10. Exploring the Disjunctures between Theory and Practice in Community College Visual Arts Programs

    Science.gov (United States)

    Holland, Arnold

    2012-01-01

    This study explored the perceptions of ten community college visual arts faculty in five different community college settings with regard to the theory and practice disjunctures they were experiencing in their roles as instructors teaching foundational level courses within visual arts programs. The study illuminated the responses of community…

  11. Reframing Practice: High School Mathematics Teachers' Learning through Interactions in Their Workplace Community

    Science.gov (United States)

    Bannister, Nicole A.

    2009-01-01

    This dissertation seeks to understand how teachers learn through interactions in newly formed workplace communities by examining how mathematics teachers engaged in equity-oriented reforms frame problems of practice. It examines how teachers' framings develop over time, and how teachers' shifting frames connect to their learning in a community of…

  12. Learning How to Teach Poverty: A Case for Community of Practice

    Science.gov (United States)

    Browne, Laurie P.; Roll, Susan J.

    2015-01-01

    Recreation students today need to be prepared to engage in the topic of poverty as a social justice issue affecting our communities, yet many instructors do not have the tools to effectively teach this complex topic. One way instructors might learn how to engage students with poverty is through an interdisciplinary community of practice (CoP).…

  13. A Leap of Trust: Qualitative Research in a Musical Community of Practice

    Science.gov (United States)

    Godwin, Louise

    2014-01-01

    This article explores the process of determining an approach to the analysis of qualitative data collected as part of a case study research project involving children and teenagers from a community of musical practice--an all ages community-based fiddle group in central Scotland. The researcher's overarching goal is to find ways to increase…

  14. An academic practice's transition to the business of medicine in the community. A case study.

    Science.gov (United States)

    Griffin, S L; Schryver, D L

    2000-01-01

    This case study highlights the problems confronting a clinical practice corporation affiliated with a major medical school, and the business realizations it made in the acquisition of a community-based clinic. Launching a financially viable enterprise requires careful planning, determination of formal goals and expectations, an appropriate mix of physicians and services, a specific marketing campaign and community support.

  15. The Massachusetts Community Colleges Developmental Education Best Policy and Practice Audit: Final Report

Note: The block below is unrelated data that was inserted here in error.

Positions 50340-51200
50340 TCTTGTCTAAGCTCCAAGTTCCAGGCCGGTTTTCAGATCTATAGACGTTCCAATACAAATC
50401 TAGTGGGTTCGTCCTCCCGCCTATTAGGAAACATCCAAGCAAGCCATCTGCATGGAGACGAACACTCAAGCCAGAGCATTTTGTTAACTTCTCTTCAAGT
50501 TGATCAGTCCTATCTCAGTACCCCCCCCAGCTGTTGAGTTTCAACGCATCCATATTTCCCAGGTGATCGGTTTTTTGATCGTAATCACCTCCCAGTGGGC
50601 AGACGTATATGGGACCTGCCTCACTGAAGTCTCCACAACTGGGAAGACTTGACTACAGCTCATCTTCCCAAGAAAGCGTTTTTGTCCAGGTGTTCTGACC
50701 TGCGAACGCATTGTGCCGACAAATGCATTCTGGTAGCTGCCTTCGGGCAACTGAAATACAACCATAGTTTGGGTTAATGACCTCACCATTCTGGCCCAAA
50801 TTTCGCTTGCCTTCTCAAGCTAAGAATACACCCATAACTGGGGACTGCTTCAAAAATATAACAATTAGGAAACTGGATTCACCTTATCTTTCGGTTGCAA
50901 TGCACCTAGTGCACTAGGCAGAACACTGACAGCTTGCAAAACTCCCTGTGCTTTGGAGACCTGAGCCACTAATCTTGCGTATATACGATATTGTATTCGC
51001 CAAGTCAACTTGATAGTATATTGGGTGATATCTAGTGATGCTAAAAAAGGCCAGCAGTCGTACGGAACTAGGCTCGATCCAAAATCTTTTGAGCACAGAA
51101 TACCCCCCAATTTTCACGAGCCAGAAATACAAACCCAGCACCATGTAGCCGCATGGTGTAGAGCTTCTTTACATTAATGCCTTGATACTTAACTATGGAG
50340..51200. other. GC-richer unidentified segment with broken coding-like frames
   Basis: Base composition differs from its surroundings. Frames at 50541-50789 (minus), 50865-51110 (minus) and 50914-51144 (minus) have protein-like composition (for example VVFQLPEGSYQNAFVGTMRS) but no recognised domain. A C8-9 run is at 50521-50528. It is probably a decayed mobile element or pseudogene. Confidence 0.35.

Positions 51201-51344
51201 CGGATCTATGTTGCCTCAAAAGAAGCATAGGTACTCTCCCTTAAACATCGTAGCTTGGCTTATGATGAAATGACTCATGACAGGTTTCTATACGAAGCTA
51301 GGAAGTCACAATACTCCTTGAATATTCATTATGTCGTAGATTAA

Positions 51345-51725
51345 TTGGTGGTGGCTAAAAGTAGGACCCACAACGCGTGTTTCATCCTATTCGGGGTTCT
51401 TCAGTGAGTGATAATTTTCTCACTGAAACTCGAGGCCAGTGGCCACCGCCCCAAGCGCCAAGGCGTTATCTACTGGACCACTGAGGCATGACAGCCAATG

Science.gov (United States)

    Sperling, Charmian

    2009-01-01

    The purpose of this study, funded by Jobs for the Future through a grant to the Massachusetts Community Colleges Executive Office, was to: (1) provide an update on the status of developmental education within Massachusetts community colleges; (2) shed light on the alignment between research-based best practices to advance success among…

  16. Patterns of Practice: Case Studies of Early Childhood Education & Family Engagement in Community Schools

    Science.gov (United States)

    Jacobson, Linda; Rollins, S. Kwesi; Brown, Janet; Naviasky, Heather

    2016-01-01

    This "Patterns of Practice: Case Studies of Early Childhood Education & Family Engagement in Community Schools" report updates the community school case studies through a description of ongoing developments in Cincinnati, OH; Evansville, IN; Multnomah County, OR; and Tulsa, OK and adds to that knowledge base of early learning and…

  17. Physician-assisted death: attitudes and practices of community pharmacists in East Flanders, Belgium

    NARCIS (Netherlands)

    Bilsen, J.J.; Bauwens, M.; Bernheim, J.L.; Stichele, R.V.; Deliens, L.H.J.

    2005-01-01

    This study investigates attitudes and practices of community pharmacists with respect to physician-assisted death. Between 15 February and 15 April 2002, we sent anonymous mail questionnaires to 660 community pharmacists in the eastern province of Flanders, Belgium. The response rate was 54% (n =

  18. Physician-assisted death: attitudes and practices of community pharmacists in East Flanders, Belgium

    NARCIS (Netherlands)

    Bilsen, J.J.; Bauwens, M.; Bernheim, J.L.; Stichele, R.V.; Deliens, L.H.J.

    2005-01-01

    This study investigates attitudes and practices of community pharmacists with respect to physician-assisted death. Between 15 February and 15 April 2002, we sent anonymous mail questionnaires to 660 community pharmacists in the eastern province of Flanders, Belgium. The response rate was 54%

  19. Locally Simple Models Construction: Methodology and Practice

    Directory of Open Access Journals (Sweden)

    I. A. Kazakov

    2017-12-01